More than 2 million jobseekers potentially exposed in global PageUp data breach

PageUp, an Australia-based software company, has revealed that its IT systems were breached in late May of this year, potentially compromising the personal data of over two million customers worldwide.

The company is responsible for producing cloud-based HR software for recruitment companies across 190 countries, including the US, UK, Australia and Singapore, which is used to manage employment within many major companies.

While the full extent of the breach is yet to be revealed, data such as bank details, personal information and Australian tax file numbers was stored on the IT system that experienced the malware.

Are you affected?

At present, the company has only notified the appropriate government authorities in the UK and Australia, a move that's most likely due to laws put in place that require companies to report major breaches, and it continues to investigate the breach.

“There is no evidence that there is still an active threat, and the jobs website can continue to be used,” a PageUp statement claims, although several major Australian companies such as Telstra, Australia Post, Medibank and Coles have taken their career sites offline.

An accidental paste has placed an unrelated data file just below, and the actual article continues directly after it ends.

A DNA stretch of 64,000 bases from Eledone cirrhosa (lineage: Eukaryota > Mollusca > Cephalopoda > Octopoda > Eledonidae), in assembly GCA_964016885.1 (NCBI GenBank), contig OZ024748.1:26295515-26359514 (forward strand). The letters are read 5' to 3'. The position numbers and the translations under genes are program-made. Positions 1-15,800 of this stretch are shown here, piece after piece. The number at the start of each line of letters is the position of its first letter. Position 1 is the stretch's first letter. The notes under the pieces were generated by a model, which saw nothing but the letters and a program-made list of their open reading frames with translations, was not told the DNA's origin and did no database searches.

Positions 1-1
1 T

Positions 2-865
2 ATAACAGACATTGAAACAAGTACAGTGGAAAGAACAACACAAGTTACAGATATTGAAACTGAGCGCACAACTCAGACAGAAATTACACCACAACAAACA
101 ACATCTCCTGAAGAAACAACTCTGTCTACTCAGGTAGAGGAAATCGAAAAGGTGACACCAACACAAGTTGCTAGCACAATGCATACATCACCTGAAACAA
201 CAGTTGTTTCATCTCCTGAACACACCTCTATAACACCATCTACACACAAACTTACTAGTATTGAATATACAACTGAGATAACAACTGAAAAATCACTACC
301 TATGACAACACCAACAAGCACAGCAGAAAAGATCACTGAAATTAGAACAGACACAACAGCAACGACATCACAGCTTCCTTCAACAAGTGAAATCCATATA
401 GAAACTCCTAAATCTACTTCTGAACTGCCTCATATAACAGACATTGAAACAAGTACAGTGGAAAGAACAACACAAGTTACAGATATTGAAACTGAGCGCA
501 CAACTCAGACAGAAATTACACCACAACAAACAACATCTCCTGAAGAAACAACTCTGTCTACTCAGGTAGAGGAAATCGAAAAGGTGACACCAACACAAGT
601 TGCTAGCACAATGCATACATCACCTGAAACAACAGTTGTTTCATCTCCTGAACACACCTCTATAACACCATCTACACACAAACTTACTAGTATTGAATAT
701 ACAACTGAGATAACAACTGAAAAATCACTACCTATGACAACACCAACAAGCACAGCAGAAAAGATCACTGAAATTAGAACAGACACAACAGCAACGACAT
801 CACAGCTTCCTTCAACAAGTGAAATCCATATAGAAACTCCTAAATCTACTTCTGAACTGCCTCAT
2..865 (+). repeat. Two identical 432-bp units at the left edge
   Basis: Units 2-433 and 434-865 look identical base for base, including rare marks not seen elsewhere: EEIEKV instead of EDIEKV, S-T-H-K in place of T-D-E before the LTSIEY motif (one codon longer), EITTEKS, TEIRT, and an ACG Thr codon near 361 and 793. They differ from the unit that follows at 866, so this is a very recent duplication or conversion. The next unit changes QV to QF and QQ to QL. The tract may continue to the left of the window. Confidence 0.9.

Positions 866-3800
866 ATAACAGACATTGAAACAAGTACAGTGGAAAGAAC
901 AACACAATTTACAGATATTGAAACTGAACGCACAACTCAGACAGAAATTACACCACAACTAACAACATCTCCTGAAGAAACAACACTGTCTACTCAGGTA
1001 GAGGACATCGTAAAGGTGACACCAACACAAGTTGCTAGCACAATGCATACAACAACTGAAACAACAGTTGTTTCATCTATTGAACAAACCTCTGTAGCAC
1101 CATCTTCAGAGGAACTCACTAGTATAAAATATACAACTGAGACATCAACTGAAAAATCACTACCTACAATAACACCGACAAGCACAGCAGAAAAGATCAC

Some of the companies only use PageUp’s software for recruitment purposes, but others utilize it for ongoing HR and payroll management, so we advise you check with your employer for more details on which service they use. 

Otherwise, if you’re a jobseeker and have used any of the employment services on the company’s partner list, you should change your banking passwords as a precaution.

While some companies using PageUp systems have been responsible and already emailed their customers to warn them of the breach, it’s best to be proactive when personal and financial details are at risk.

Harry Domanski
Harry is an Australian Journalist for TechRadar with an ear to the ground for future tech, and the other in front of a vintage amplifier. He likes stories told in charming ways, and content consumed through massive screens. He also likes to get his hands dirty with the ethics of the tech.